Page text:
a.       Derivative suit: action in equity brought by a shareholder on behalf of the corp. Action is brought against corp fro failure to bring action in law against 3rd party (unfaithful manager).
                                                              i.      Corp is nominal defendant
                                                            ii.      P-S/H controls the prosecution of the suit
                                                          iii.      Any recovery belongs to corp
 
Bayer v Beran, p. 37
 
Gamble v Queens County Water Co, p.44
 
Equitable Limitations on Corporate Actions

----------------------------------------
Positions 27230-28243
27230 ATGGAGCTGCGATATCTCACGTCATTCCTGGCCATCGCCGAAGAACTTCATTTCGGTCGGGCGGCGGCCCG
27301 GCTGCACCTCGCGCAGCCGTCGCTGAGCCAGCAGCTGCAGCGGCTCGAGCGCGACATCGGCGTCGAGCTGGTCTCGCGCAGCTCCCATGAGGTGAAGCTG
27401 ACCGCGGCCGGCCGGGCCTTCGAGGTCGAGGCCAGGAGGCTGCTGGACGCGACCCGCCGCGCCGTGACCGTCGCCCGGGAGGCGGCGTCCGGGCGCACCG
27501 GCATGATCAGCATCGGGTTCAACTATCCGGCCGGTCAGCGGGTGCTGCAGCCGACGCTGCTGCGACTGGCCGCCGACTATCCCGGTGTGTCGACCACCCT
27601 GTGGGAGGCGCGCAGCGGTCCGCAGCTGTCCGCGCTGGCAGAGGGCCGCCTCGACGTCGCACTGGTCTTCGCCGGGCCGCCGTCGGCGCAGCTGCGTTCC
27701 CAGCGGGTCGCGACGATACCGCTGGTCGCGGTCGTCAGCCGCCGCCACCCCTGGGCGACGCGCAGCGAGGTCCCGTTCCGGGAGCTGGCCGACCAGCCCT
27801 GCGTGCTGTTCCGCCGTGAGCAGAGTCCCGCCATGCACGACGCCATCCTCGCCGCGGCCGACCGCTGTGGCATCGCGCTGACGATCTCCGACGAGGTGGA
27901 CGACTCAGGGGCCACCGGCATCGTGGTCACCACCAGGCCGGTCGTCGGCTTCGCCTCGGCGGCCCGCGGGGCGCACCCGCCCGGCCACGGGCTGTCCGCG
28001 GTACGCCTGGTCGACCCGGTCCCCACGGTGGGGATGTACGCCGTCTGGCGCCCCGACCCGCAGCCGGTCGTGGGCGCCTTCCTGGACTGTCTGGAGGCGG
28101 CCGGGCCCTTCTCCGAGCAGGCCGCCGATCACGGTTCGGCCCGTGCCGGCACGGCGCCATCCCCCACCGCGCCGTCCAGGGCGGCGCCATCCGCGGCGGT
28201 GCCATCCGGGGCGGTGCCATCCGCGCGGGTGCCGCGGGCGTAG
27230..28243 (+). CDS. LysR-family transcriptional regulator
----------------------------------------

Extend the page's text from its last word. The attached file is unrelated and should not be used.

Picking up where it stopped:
Schnell v Chris Craft Industries
 
Corporation & Society
1)      Berle-Dodd debate
a.       Berle: corp powers were held in trust “ at all time exercisable only for the ratable benefit of all the S/H”
b.      Dodd: biz corp was an “economic institution which has a social service as well as profit making function
c.       Friedman: by pursuing own interest, he frequently promotes that of society more effectually than when he really intends to promote it
 
Corporate Social Responsibility Trends
 
Dodge v Ford Motor Co, p. 109
–          Corporation had excessive surplus, and the failure to declare a dividend was to prevent the Dodge Bros. from having the money to build a competing business.
–          Directors have discretion to set wages; pay/not pay dividends;
–          S/H benefit must be more than merely incidental
–          Directors decision were not out of line, decision to not pay larger % as dividends was ok
 
ALI Principle

s if partner leaves
member may withdraw
Entity or Aggregation
Aggregation
Aggregation
Entity
Aggregation
Entity
Taxation
Passed on to partners